In fact, to call it a traditional affair is not precise enough, it is really more of a social obligation. And in conformist society like Japan, most of the women would bow to pressure and prepare the chocolates. (Yes, it’s usually chocolates.)
There are three types of chocolates that are gifted denoting the intention of the gift.
This is the type of gift given by women as an obligation to male acquaintances like office colleagues, superiors or seniors and other men who they are casually acquainted with. The term ‘giri’ translate to obligation and ‘choco’ to chocolate. Women usually buy readymade chocolate gifts from stores in large quantities to share with co-workers and friends. See? Even the word itself is telling of the obligatory nature of this gift.
There is also a kind of gift called ‘Cho-giri Choco’, which translates to inexpensive gifts for those colleagues who are not known very well.
This is the other kind of chocolate gift given by women especially for men they are serious about or for their boyfriends, lovers or husbands. These gifts are usually handmade rather than bought from a store to express the special love between them.
Between girls, there is exchange of chocolate gifts too called ‘Tomo-Choco’, ‘tomo’ here meaning friend.
The concept of ‘giri’ is very Japanese. It is a mutual obligation that the Japanese follow when dealing with other people. If someone does you a favor, then you feel obligated to do something for that person.
What’s notable is that the Japanese women seem to be experiencing chocolate-fatigue (guess the reason is also partly because they ain’t the ones enjoying the chocolates, keke!) The picture above was taken at an Isetan (Tokyo) a day before Valentine’s Day; you can see the women who had turned up in droves to buy chocolates.
According to this ARTICLE, there was an internet survey done a few years and it found out that 70% of working women said they would be happy if there was no tradition of giving ‘obligatory chocolates’ to their boyfriends or colleagues.
Nearly 60% said they felt unhappy as Valentine’s Day approached, citing the cost and time it takes to shop for the gifts, which are finely calculated to express just the right emotions toward a boss, a colleague or a true boyfriend.
And oh, you might wanna know that during this time, the chocolate makers in Japan typically rake in close to 30% of their entire year’s sales.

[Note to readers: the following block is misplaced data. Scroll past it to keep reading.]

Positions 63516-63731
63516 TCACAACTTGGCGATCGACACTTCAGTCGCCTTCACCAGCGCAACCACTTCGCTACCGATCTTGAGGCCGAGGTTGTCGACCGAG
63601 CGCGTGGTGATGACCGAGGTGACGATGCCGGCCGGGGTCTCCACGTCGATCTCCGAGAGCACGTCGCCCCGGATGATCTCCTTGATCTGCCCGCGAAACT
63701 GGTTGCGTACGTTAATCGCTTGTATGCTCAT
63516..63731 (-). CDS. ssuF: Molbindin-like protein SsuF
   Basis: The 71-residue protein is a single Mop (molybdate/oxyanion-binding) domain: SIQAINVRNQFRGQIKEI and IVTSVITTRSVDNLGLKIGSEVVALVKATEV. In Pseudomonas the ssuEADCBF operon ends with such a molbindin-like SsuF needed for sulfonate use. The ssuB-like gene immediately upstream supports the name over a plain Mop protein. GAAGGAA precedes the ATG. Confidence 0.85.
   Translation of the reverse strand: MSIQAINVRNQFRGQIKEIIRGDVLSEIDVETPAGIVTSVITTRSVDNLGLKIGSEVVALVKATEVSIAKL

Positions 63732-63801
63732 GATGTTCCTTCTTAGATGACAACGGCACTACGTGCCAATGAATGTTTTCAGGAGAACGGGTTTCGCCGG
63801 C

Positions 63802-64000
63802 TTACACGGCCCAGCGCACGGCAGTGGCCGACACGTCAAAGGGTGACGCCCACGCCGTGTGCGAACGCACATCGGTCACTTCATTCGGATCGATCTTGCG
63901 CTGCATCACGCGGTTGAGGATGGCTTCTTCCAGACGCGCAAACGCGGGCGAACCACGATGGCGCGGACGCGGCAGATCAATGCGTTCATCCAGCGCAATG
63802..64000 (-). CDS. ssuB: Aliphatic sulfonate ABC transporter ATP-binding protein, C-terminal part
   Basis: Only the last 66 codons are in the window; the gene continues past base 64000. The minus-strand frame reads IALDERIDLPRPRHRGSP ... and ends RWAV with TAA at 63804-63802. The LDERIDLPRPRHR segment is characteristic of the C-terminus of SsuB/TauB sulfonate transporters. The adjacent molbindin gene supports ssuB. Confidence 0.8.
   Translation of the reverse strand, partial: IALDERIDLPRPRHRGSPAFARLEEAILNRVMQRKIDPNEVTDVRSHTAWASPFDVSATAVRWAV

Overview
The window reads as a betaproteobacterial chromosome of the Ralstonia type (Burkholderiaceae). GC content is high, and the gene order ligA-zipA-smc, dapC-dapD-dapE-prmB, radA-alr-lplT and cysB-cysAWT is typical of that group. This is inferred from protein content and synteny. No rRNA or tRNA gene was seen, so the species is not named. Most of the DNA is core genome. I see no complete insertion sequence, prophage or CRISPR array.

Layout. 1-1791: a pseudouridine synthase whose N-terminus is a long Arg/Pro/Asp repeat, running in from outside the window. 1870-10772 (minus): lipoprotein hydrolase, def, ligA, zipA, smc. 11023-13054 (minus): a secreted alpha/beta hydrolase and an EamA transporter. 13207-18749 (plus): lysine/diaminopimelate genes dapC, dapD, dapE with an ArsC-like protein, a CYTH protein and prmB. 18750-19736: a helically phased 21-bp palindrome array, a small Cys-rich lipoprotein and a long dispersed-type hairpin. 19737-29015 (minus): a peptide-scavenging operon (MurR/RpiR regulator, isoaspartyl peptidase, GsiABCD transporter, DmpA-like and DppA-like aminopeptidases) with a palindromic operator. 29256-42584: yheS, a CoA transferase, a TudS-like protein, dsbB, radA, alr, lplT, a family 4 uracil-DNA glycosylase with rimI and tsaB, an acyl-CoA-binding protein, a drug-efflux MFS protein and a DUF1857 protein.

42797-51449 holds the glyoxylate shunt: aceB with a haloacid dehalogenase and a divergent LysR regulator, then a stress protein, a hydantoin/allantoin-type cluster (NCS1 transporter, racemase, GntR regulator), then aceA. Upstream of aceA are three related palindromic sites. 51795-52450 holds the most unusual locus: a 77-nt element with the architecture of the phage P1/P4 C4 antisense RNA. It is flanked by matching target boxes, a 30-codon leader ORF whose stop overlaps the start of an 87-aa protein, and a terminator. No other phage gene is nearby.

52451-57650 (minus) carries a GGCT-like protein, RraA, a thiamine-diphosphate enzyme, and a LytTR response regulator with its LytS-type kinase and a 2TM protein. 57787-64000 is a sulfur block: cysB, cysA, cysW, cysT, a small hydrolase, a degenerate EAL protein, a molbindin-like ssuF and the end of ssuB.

Heard of WHITE DAY?
White Day happens on 14th March, yes, a month after Valentine’s Day, and this is something unique to Japan (oh, Korea as well, and in recent years, some young women in China and Taiwan also follow this tradition, probably due to all the Kpop craze…)
Anyway, White Day is created (yes, by the Japanese) for the men to reciprocate affection and love, so now it’s the guys’ turn to present gifts to the women.
This time around, gifts are not restricted to chocolates, and are usually more expensive. In fact, there is an expectation for the men to prepare ‘return gifts’ of two to three times the amount/value of the chocolates received. In Japan, this is known as ‘Sanbai Gaeshi’, and it literally translates to ‘thrice in return’.
Some of the popular gifts are white chocolate, cookies, marshmallows, white lingerie and jewelry. However, the men don’t usually reciprocate with gifts for all the women from which he has received chocolates from. He may do the ‘Sanbai Gaeshi’ selectively, or just for the woman he fancies.
MORE KOREAN QUIRKS!
While we’re at it, will just share more about how the young Koreans have named the 14th of every month to signify something. It’s cute, it’s cute, it’s cute!
According to KTO WEBSITE, it has become a trend to celebrate one special day (14th of) each month. Though these special days are criticized for being too commercialized, the young people of Korea are taking advantage of the special days to express their love and affection for those around them.
Here are some ‘Special Days’ that are marked with a sense of romance and humor.
Korea’s NEW Special Day